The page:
Hakkasan breathes new air into the very traditional world of Chinese cruisine through presentation and style rather than fusion of substance. Not without flaws, it can still be impressive at times even for my picky Chinese palate (yum Hakka chicken), but there is definitely room for improvement. They should begin by refining the menu, and start serving with warm plates, at the very least. Perhaps I will try their signature menu next time, which might do the restaurant and its chefs better justice, but only when a discount is available to justify the cost and mitigate the risk of a bad meal. To those of you still reading, Hakkasan is worth trying out.
My brother read the good reviews and heard from a friend that this place is supposed to be pretty decent. There were 4 of us there for my Mother's birthday. The service was fine - the hostess and waitress were very friendly.
Decor is fairly sparse - but neat and clean. I felt that they were trying to make it a higher class, trendy restaurant.
Unfortunately they fell flat with the food. Tiny portions, bland, fairly tasteless food and very expensive for what it was.
We got the 5 course meal for $29 per person. If I made the same food at home, I could have made all (except the bland lobster which we would have been just as happy without) for all 4 of us for under $10. (But I wouldn't because my food would probably taste better) This is what it consisted of:
Appetizer meal - all pretty bland. : 1 small (palm sized) green salad, 1 meat ball (covered in some kind of tomato/spice flavored sauce - tasted like premade meatballs you can get at superstore) 1 small piece of cantelope with whatever that bacon type meat that is commonly used on appetizers - sorry I forget the name at the moment.) and 1 tiny little pastry cup (about 1 1/2 times my thumb nail size (I have small woman hands) containing a single baby shrimp with some kind of dressing.
Soup - a double boiled soup - I think she said it was beef and papaya with snow fungus - it was a bit salty but the best thing that we ate. I think it was supposed to be salty so no real complaints there.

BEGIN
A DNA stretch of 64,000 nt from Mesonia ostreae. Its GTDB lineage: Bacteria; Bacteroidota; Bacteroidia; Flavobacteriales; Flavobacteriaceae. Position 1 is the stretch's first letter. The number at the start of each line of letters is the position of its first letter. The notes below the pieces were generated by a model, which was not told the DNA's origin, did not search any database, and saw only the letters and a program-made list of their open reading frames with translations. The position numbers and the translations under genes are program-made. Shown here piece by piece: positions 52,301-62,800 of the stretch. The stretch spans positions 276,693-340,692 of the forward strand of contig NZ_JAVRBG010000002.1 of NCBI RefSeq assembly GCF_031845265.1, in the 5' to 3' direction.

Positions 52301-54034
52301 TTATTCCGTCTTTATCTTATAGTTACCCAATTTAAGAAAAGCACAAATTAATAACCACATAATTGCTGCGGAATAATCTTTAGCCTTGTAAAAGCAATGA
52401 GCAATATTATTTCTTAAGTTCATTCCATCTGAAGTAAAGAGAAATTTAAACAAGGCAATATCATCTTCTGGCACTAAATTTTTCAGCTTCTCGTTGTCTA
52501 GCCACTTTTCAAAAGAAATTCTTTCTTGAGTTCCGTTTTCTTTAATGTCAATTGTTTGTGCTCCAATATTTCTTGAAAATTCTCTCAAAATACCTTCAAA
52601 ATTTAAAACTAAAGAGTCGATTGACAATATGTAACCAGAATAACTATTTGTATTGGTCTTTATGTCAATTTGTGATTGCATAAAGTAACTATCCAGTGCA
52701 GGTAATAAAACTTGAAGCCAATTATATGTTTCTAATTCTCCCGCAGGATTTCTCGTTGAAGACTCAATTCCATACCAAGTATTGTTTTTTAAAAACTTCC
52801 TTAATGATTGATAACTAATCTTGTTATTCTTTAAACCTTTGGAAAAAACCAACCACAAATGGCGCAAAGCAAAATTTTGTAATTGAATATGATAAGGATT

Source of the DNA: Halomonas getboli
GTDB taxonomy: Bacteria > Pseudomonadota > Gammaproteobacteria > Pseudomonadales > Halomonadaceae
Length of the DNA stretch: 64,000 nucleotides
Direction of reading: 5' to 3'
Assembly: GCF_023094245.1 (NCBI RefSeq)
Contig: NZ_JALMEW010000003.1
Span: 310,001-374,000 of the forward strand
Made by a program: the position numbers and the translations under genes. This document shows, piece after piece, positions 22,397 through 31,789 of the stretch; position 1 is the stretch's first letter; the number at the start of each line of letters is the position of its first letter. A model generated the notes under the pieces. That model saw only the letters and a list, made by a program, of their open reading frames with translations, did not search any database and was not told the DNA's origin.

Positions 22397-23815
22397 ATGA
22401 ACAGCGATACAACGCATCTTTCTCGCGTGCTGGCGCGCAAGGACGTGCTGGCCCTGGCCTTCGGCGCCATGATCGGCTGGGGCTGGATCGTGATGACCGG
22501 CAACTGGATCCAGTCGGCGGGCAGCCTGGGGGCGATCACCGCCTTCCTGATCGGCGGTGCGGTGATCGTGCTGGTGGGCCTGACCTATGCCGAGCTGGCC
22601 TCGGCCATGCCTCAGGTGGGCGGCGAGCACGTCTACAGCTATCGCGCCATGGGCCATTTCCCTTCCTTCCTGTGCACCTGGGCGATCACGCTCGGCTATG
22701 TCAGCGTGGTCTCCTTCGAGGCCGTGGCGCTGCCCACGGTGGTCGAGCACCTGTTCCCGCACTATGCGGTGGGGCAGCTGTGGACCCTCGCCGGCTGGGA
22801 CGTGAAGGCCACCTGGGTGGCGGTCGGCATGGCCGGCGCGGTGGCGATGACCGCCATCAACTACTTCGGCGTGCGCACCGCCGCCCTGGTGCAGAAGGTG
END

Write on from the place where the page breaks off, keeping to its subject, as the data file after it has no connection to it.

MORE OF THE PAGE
Half a lobster with garlic. Sounds great - but the lobster was pretty mushy/rubbery. I haven't had lots of lobster, but never had it like that. It tasted really bland - the garlic sauce/covering didn't seem to actually give the lobster much flavor - and I LOVE garlic.
Then we had a choice of a rice dish with a salty chicken, a beef or pork. Everyone else got the beef (which wasn't bad - but not really that good either), and I got the chicken just to try it - and basically got bones with a tiny amount of meat and skin (so really mostly rice)
Dessert was a pretty typical mango pudding. I've had worse, it just doesn't seem like something to make a fuss over.
We had a bottle of inexpensive white wine (Liebfraumilch) and a couple of beers to go with dinner. For $175 (including taxes) We expected to have something tasty not bland, something a little different or special. Each dish was a let down and definitely not worth it. If portions are small but really unique, tasty enjoyable, $29 would be fine. In this case even the Keg would've been less expensive and we'd have been full at the end.
My brother lived and traveled in Asia, and I've also traveled there (China, Hong Kong, Singapore, Taiwan) and enjoy the food. We were hoping to introduce our parents to some of the food we like and hoped that because it has a western twist it would be more enjoyable for them than throwing a bunch of odd looking dishes at them. Too bad that wasn't the case.